The respondent claimed that she had been persecuted in El Salvador based on her membership in the particular social group of “El Salvadoran women who are unable to leave their domestic relationships where they have children in common” with their partners. The respondent asserted in her applications for protection that her ex-husband, with whom she shared three children, abused her physically, emotionally, and sexually during their marriage.

The immigration judge denied the respondent's applications for asylum, withholding of removal, and protection under CAT in a December 2015 decision. The immigration judge found that the respondent was not credible. Furthermore, the immigration judge held that the respondent's purported particular social group was not a “particular social group” under section 101(a)(42)(A). The immigration judge held that, even if the purported particular social group status was granted, the respondent failed to establish that her membership in the particular social group was one central reason for her persecution. Finally, the immigration judge concluded that the respondent had failed to show that the El Salvadoran government was either unable or unwilling to help her.

One year later, the Board reversed the immigration judge's decision and remanded with instructions to grant the respondent's application for asylum. The Board found that the immigration judge's adverse credibility finding regarding the respondent was clearly erroneous. Relying on Matter of A-R-C-G-, the Board held that the respondent's asserted particular social group was substantially similar to the one it had approved in the prior decision. “[T]he Board held that the immigration judge clearly erred in finding that the respondent could leave her ex-husband, and that the respondent established that her ex-husband persecuted her because of her status as a Salvadoran woman unable to leave her domestic relationship.” The Board also concluded that the El Salvadoran government was unable or unwilling to protect the respondent.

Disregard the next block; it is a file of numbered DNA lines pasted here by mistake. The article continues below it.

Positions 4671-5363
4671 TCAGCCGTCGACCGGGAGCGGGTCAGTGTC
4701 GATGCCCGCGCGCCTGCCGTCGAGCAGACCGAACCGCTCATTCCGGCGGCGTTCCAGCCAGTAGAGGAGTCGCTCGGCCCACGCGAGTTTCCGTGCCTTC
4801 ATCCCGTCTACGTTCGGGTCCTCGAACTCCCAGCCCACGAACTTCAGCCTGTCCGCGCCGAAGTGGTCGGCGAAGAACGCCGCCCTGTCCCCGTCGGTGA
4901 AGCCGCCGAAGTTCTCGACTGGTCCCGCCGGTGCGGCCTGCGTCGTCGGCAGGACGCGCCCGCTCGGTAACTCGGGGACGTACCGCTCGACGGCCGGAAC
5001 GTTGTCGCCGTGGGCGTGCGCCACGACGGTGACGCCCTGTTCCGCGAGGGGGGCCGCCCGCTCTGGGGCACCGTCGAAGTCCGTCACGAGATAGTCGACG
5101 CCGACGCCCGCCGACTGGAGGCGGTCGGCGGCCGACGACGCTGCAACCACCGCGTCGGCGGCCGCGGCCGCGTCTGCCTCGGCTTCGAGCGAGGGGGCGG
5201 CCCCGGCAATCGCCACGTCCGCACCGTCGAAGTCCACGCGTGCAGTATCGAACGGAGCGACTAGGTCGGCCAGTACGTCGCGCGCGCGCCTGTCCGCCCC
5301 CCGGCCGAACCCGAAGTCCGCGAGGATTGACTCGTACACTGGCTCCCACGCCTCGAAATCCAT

On remand, the immigration judge issued an order that purported to certify and administratively return the matter to the Board based on intervening changes in the law. The Attorney General noted that the immigration judge's certification was procedurally defective and that no further action had been taken prior to the Attorney General's referral. The immigration judge noted that several circuit courts had held in individual cases decided between the Board's decision and his purported certification to the Board on remand that domestic-violence victims had failed to establish eligibility for asylum based on persecution on account of membership in a particular social group. From this, the immigration judge suggested that the precedents relied upon by the Board in its 2015 reversal of his decision were no longer good law. The immigration judge relied heavily on the decision of the United States Court of Appeals for the Fourth Circuit in Velasquez v. Sessions, 866 F.3d 188 (4th Cir. 188) [PDF version]. In Velasquez, the Fourth Circuit held that “[e]vidence consistent with acts of private violence or that merely shows that an individual has been the victim of criminal activity does not constitute evidence of persecution on a statutorily protected ground.” Id. at 194. It added that “the asylum state was not intended as a panacea for the numerous personal altercations that invariably characterize economic and social relationships.” Id. at 195. The Fourth Circuit distinguished the case from Matter of A-R-C-G- in that the DHS had conceded all of the pertinent questions regarding the respondent's particular social group claim in Matter of A-R-C-G-.

The Attorney General directed the Board to refer the matter to him for review on March 7, 2018 [see article]. We examine challenges to the Attorney General's referral of the matter to himself for review in a separate article [see article].

Overruling Matter of A-R-C-G-: 27 I&N Dec. at 331-39